Romanians speak a language originating from the dialects of the Roman provinces north of the "Jireček Line". This line divided, in Roman times, the predominantly Greek-speaking southern provinces from those where Latin was the principal language of communication; the emergence of Proto-Romanian from Vulgar Latin is first demonstrated by the words "torna, frater" recorded in connection with an Eastern Roman military action in 587 or 588. The soldier shouting them "in his native tongue" spoke an Eastern Romance dial
A frigidarium is a large cold pool at the Roman baths. When entering the bath house, one would go through the apodyterium, where they would store their clothes. After the caldarium and the tepidarium, which were used to open the pores of the skin, the frigidarium would be reached; the cold water would close the pores. There would be a small pool of cold water or sometimes a large swimming pool; the water could be kept cold by using snow. The frigidarium was located on the northern side of the baths; the largest examples of frigidarium were both in Rome: that of the Baths of Caracalla, located soon after the entrance, measures 58 x 24 m, that of the Baths of Diocletian, covered by a cross vault. Some, like one in Pompeii, had a circular plan. Italy had simple baths without tubs. Increasing Hellenization of Italy led to the development of public baths. Individual standing hot water tubs were replaced by collective pools and the development of hypocaust heating; this led to various types of heated rooms including caldarium, laconicum/sudatorium, the frigidarium.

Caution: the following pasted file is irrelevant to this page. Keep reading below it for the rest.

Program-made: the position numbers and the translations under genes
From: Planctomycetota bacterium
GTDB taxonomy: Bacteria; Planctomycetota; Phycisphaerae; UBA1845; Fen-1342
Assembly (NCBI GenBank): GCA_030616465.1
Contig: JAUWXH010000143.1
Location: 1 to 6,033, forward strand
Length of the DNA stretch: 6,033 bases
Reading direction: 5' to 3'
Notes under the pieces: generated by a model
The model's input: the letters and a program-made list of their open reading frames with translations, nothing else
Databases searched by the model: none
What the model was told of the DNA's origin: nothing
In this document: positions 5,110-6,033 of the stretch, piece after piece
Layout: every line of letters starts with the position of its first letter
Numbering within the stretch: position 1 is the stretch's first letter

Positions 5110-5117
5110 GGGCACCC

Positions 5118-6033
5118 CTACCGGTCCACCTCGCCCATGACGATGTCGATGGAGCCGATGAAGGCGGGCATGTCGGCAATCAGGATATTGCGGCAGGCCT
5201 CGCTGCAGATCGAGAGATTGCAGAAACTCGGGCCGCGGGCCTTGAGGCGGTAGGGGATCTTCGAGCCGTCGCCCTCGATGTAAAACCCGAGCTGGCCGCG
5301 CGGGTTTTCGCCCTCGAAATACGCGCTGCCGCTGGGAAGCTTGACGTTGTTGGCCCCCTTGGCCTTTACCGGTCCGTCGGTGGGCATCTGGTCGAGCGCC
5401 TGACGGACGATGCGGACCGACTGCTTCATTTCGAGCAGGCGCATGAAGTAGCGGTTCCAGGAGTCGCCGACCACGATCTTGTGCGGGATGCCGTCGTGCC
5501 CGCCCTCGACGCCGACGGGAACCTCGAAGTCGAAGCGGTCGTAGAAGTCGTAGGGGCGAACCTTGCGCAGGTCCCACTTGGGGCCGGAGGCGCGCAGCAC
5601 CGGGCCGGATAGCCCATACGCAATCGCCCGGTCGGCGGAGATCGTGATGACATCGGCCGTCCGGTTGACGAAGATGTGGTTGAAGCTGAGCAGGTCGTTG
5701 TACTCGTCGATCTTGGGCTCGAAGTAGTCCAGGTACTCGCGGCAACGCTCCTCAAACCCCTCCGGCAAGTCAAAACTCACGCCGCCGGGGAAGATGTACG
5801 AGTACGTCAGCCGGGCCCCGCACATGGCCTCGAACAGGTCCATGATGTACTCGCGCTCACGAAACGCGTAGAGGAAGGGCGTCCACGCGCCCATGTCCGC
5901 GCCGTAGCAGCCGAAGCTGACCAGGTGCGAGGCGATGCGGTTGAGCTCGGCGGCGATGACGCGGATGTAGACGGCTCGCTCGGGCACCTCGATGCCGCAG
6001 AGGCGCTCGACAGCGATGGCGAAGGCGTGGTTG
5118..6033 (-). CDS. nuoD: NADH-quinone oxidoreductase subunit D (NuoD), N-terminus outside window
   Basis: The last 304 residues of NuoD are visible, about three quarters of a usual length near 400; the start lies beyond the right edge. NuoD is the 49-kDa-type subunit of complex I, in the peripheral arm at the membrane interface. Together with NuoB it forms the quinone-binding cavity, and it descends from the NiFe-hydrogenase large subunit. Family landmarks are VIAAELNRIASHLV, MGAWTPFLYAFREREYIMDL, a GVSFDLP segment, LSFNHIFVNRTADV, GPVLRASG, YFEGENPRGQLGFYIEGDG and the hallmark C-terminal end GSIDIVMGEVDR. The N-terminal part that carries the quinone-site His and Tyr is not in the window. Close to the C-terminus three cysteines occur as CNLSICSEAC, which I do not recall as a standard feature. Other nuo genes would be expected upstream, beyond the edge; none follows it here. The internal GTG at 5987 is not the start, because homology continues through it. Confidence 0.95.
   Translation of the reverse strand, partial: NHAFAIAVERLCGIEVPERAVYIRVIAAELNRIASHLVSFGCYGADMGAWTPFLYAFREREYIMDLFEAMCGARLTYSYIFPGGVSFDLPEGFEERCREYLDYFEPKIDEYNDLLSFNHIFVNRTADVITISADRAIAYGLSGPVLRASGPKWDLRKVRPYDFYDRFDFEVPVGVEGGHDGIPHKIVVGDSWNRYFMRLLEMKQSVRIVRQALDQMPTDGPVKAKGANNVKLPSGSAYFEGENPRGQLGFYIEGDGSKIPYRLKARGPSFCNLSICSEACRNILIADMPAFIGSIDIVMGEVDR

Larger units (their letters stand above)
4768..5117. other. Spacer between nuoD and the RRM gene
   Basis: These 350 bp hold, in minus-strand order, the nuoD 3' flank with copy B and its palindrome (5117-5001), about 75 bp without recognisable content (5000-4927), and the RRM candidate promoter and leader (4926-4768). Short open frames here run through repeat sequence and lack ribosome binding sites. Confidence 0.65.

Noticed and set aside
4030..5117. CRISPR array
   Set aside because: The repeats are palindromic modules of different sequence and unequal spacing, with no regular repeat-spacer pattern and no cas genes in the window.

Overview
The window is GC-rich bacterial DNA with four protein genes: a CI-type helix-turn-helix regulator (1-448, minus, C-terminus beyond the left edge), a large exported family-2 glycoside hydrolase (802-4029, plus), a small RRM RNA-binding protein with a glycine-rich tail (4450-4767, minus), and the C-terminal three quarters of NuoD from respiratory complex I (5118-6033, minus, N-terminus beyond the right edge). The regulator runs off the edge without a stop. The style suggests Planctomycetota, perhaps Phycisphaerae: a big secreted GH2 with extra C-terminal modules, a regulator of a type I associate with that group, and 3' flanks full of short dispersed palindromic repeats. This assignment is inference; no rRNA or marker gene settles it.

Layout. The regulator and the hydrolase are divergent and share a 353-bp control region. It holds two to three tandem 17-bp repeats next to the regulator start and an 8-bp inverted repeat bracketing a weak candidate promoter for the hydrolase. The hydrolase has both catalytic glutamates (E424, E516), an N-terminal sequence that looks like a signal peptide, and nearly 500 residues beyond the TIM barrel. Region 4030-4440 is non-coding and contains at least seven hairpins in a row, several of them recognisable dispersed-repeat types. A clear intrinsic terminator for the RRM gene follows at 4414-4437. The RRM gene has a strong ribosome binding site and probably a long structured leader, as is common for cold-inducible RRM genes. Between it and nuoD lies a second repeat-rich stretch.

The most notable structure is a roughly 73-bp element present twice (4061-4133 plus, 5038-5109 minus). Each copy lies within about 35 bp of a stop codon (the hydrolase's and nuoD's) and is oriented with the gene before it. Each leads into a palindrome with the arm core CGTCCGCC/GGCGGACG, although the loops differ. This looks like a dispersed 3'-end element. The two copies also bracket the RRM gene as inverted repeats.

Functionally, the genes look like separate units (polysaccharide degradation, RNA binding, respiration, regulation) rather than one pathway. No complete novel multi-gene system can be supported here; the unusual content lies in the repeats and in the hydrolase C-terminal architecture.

The Baths of Trajan contained a double apse and were "paved with a remarkable mosaic representing the Triumph of Bacchus and the Dionysiac cycle." The mosaic is now at the Bardo National Museum in Tunis. Palestrina Tepidarium Caldarium Frigidarium Baths of the Forum Pitts, M. 2006. Roman pool may be for early Christian baptism. British Archaeology 91: 8